Over that same time, total individual and corporate income tax revenues are projected to be about $26.8 trillion. "In other words," Kaeding writes, "the total revenue effects of Warren's proposals would be similar to a plan in which every individual and corporate tax bill was doubled outright." Warren's plans would amount to a historically unprecedented increase in the size and scale of government.
Naturally, there are various technical problems with Warren's plans that the headline numbers don't fully capture. Her wealth tax almost certainly wouldn't raise as much money as she hopes. The grab bag of taxes she has proposed were not designed to function in tandem, and the complex interactions between them would probably lower total revenue, which would lead to larger deficits without offsetting spending cuts. Warren has plans for all sorts of new taxes, but not for how to make them all work together.
Wonky quibbles aside, however, it is valuable to simply consider the bigger picture. The foundation of Warren's candidacy is her vast policy agenda—her plans for everything. But enacting each and every one of her plans would result, at minimum, in a profound transformation of the American economy, pulling tens of trillions of dollars out of the private sector and putting that money under the control of the federal government. The full Warren agenda would empower bureaucrats and politicians, and it would almost certainly drag down the nation's economy, affecting jobs and livelihoods for millions of Americans, many of whom would not be billionaires or even millionaires. And while Warren claims not to tax the middle class directly, she only avoids doing so through tortured workarounds that would inevitably hit middle-class paychecks.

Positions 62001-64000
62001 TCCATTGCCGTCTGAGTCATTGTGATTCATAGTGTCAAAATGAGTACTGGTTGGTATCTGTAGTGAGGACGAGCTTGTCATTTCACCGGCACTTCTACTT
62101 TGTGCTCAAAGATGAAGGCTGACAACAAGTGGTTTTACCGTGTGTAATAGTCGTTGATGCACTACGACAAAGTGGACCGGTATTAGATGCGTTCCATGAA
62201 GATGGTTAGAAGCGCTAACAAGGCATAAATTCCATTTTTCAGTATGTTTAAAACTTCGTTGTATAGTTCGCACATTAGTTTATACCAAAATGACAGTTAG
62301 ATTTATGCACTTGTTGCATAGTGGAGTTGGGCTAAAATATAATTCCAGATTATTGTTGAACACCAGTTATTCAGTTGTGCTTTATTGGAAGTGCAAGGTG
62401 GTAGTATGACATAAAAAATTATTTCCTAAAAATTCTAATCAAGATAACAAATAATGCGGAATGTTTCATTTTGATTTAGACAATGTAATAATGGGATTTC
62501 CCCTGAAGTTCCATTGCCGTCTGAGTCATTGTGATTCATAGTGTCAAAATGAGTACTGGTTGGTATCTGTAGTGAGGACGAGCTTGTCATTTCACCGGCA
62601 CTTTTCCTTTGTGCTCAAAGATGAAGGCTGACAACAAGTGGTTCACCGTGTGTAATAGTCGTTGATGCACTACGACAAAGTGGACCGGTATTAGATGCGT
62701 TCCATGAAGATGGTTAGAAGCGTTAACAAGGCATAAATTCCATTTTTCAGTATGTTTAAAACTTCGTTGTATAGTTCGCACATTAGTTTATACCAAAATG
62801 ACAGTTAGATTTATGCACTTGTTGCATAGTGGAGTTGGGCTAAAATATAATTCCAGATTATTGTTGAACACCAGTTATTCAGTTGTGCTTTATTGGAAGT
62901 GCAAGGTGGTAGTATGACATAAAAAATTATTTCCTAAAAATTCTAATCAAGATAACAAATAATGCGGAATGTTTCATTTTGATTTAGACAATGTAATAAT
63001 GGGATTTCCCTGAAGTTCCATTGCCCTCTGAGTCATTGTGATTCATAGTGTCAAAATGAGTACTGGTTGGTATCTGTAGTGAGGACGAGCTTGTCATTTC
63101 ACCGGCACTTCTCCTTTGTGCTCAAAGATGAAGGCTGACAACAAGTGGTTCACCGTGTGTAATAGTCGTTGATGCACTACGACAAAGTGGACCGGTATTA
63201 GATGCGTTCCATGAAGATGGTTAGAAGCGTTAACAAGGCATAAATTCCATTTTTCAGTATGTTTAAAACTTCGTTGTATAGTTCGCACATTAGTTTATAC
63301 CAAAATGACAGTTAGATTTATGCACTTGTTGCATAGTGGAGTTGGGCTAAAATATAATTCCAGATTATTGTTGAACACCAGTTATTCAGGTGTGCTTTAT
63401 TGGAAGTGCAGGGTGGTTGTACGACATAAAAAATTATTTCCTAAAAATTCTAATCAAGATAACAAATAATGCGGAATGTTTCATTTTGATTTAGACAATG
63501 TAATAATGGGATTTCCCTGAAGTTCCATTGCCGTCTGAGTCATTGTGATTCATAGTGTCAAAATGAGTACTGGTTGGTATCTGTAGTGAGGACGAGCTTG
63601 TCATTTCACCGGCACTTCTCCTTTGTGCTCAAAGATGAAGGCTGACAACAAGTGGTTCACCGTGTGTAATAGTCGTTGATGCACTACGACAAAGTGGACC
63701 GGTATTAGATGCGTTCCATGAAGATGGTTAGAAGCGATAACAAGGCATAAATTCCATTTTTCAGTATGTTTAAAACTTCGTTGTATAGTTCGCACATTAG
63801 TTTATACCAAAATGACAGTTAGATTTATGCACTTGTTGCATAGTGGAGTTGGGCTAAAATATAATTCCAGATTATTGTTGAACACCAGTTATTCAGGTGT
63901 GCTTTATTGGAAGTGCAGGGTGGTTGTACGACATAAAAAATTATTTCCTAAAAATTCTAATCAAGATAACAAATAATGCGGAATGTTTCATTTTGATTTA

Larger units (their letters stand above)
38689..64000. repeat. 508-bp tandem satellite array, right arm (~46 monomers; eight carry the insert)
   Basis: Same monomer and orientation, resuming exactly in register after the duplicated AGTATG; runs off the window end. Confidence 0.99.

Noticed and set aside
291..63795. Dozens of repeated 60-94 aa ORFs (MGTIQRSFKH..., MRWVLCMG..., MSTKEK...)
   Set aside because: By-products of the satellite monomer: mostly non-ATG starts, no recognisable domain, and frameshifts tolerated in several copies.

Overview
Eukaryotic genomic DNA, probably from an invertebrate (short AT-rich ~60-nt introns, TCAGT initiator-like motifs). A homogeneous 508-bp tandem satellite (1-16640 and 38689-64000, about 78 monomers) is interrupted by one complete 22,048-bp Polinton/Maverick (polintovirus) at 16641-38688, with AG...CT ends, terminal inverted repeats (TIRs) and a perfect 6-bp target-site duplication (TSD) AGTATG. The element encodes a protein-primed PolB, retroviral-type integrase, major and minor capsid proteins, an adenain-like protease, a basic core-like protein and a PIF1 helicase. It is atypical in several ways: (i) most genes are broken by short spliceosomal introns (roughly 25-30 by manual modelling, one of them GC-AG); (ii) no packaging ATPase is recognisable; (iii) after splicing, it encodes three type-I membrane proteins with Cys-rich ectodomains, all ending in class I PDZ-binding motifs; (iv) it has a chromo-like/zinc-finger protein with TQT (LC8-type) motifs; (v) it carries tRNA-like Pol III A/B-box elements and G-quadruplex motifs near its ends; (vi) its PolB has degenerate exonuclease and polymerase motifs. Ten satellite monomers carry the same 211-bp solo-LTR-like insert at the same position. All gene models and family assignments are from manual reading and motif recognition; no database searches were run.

One might argue, somewhat reasonably, that Warren's agenda is more aspirational than practical, that it's a sellable political vision, not legislative text, and that even if Democrats somehow sweep Congress and the White House next year, it's unlikely to pass in full, or even in large part.
Looked at this way, the Warren agenda (and in a different way, the Sanders agenda) is a kind of joke, a pin-up board of preposterously big-ticket proposals that rely on made-up numbers to pay for made-up programs that, like most games of make-believe, haven't been precision engineered to function in reality, because they aren't really expected to ever become law. There is a sense in which Warren, like her SNL counterpart, isn't sweating the size of the numbers involved because, well, it's all pretend.
Yet there is another sense in which the fanciful ambitions of Warren's agenda aren't funny at all, but something rather more terrifying. Because even if they do not represent a politically likely outcome, they do represent a very real worldview, a belief that the government both can and should be operating at a size and scale far beyond any precedent in the nation's history. The best way to understand Warren's tax agenda, then, may not be as a series of large numbers, but as a wholesale transformation of American life.